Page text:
Professional Development

Which Career is Best for You

Which Career is Best for You?

Most people undergo a career change or two over their lifetime. FInding the right career for you can help to make your working years more pleasant and rewarding. If you’re going to spend 40+ hours each week doing something, it would be nice if you enjoyed it.

You might think that all jobs are for the birds. However, the path to freedom requires a source of income. Find one that pleases you.

Choose a career that meets your needs:

  1. How much money would you like to make? If you’re deadset on making $150,000 or more each year, becoming a high school math teacher doesn’t make much sense. There are plenty of websites with salary data. Use them and ensure you’re playing in the right ball park.
  2. What else do you need?
    • What type of working hours fit your family and lifestyle?
    • Do you have small children?
    • Does your partner work and how much?
    • Do you need a job that’s low-stress or do you prefer a career with more drama?
    • What are your long-term career plans? Do you want to rise to the top, or are you content to stay in the same job for the next couple of decades?
  3. What do you naturally like?
    • Are you a fan of science?
    • Do you like working with people?
    • Do you like to sell?
    • Would you rather sit in front of a computer all day by yourself?
    • A job that fits your natural likes and inclinations makes sense.
  4. What do you naturally dislike? Avoid choosing a particular career just because it pays well or allows you to take the summers off. No amount of money or vacation time is worth doing something you can’t stand.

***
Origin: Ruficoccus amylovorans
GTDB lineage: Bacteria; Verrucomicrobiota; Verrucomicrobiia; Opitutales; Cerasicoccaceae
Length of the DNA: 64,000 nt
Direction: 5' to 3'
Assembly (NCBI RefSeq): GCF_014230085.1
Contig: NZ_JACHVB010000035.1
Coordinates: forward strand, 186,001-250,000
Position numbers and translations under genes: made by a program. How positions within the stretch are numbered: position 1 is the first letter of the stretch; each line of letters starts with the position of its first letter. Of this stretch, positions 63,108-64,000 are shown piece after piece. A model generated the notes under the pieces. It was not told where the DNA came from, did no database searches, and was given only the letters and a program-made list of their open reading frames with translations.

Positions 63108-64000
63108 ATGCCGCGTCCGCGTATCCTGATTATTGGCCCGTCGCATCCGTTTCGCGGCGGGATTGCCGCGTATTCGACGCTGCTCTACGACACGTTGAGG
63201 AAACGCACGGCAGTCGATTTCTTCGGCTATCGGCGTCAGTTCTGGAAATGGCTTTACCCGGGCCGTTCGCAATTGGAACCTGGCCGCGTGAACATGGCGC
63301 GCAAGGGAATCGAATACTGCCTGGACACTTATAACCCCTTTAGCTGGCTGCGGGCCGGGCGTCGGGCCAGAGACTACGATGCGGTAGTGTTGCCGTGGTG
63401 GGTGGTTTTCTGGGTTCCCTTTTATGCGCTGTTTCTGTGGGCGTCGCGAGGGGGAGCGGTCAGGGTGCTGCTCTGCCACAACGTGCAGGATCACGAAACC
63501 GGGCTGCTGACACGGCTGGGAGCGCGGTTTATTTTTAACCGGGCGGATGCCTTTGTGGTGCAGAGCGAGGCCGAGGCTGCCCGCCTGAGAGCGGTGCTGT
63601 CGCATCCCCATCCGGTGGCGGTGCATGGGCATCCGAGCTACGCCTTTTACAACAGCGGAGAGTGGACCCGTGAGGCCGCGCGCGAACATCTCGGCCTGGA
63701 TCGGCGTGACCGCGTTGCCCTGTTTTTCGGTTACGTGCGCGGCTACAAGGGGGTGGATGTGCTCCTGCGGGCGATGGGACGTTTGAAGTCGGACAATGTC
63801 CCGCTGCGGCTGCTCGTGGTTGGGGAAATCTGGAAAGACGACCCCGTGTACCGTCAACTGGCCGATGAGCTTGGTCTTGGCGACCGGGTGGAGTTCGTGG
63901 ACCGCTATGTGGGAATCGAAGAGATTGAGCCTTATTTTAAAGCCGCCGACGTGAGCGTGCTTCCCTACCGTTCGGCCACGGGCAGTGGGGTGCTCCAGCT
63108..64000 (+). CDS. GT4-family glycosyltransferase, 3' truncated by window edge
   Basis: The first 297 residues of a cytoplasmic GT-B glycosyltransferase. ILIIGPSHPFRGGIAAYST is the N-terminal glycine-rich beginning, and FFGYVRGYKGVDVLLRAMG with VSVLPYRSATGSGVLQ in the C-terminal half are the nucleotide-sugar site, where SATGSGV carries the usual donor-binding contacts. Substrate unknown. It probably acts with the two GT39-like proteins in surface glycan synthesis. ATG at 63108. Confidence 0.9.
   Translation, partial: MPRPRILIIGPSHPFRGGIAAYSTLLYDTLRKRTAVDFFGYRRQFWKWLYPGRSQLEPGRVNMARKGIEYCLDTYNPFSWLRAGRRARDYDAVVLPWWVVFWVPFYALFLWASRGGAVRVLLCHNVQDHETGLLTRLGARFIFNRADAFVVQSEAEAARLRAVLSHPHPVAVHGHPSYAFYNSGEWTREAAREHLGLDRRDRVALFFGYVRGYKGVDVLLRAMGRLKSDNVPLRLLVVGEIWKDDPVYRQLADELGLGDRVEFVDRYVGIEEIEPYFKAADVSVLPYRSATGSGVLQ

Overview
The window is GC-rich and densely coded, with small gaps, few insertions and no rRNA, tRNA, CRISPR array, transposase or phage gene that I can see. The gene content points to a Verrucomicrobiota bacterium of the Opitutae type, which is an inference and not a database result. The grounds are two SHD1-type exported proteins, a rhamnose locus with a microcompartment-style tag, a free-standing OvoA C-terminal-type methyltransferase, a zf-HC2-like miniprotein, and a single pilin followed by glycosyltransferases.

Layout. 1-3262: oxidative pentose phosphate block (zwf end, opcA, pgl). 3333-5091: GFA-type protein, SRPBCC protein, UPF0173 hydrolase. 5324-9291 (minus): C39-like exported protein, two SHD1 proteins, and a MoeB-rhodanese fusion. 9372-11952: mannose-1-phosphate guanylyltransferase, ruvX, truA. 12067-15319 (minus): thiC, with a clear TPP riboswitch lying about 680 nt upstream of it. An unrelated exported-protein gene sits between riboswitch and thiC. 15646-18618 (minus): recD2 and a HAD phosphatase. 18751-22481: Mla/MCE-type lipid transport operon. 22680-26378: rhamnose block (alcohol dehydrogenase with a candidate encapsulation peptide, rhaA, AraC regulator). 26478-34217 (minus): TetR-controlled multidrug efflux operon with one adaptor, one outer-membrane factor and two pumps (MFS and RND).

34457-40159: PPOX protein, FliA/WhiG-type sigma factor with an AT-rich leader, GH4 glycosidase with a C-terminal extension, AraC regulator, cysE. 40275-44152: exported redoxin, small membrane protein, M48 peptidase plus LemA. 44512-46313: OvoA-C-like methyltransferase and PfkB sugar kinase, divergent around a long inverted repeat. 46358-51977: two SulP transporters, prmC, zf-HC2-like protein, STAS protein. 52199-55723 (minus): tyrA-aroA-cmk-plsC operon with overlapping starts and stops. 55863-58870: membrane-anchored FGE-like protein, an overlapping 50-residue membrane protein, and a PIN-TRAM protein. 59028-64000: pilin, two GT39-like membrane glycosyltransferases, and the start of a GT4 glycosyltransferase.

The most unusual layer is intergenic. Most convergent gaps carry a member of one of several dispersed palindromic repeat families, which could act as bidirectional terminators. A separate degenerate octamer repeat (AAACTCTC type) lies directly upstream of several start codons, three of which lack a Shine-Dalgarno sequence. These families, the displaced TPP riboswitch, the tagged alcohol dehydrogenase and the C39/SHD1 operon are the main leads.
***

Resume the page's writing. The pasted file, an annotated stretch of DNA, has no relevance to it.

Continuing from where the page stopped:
5. What were your dreams as a child? Think about what you wanted to be when you were young. It’s likely your ideal career is something related to those earlier dreams.
    • Most people have exciting dreams as a child, yet end up working in an office environment they find unenjoyable. Return to your childhood and see what you find.
  6. Consider previous positions you’ve held. Just as previous partners can provide clues to what your might want in a future partner, your past jobs can be hints toward the type of career you want or don’t want.
  7. Consider alternate solutions in an industry you love. If you’re 60 and dream of going to medical school, it’s probably too late to get started now. However, you can find something just as good! Medical school might be out of reach, but another position may offer similar benefits to you as being a doctor. For example:
    • Help people. There are plenty of other careers that provide the opportunity to help people.
    • High salary. Many careers pay better than a doctor, especially after eight years of hard effort.
    • Respectability. Lots of careers are admirable.
    • Challenge. Start a charity. Write a bestseller. Work with inner city children. Start a successful business. There are many other challenging careers.
    • If your career choice isn’t feasible, ask yourself why you wanted that career and find a substitute that meets those needs.

Choosing the best career is important. You’ll spend many of your waking hours at work, so ensure that you’re getting the most out of it. Life is long and hard when you hate your job.

Finding the right career can be a daunting task, but it can be accomplished. Take the time to put your career on a path that you’ll find enjoyable and rewarding.

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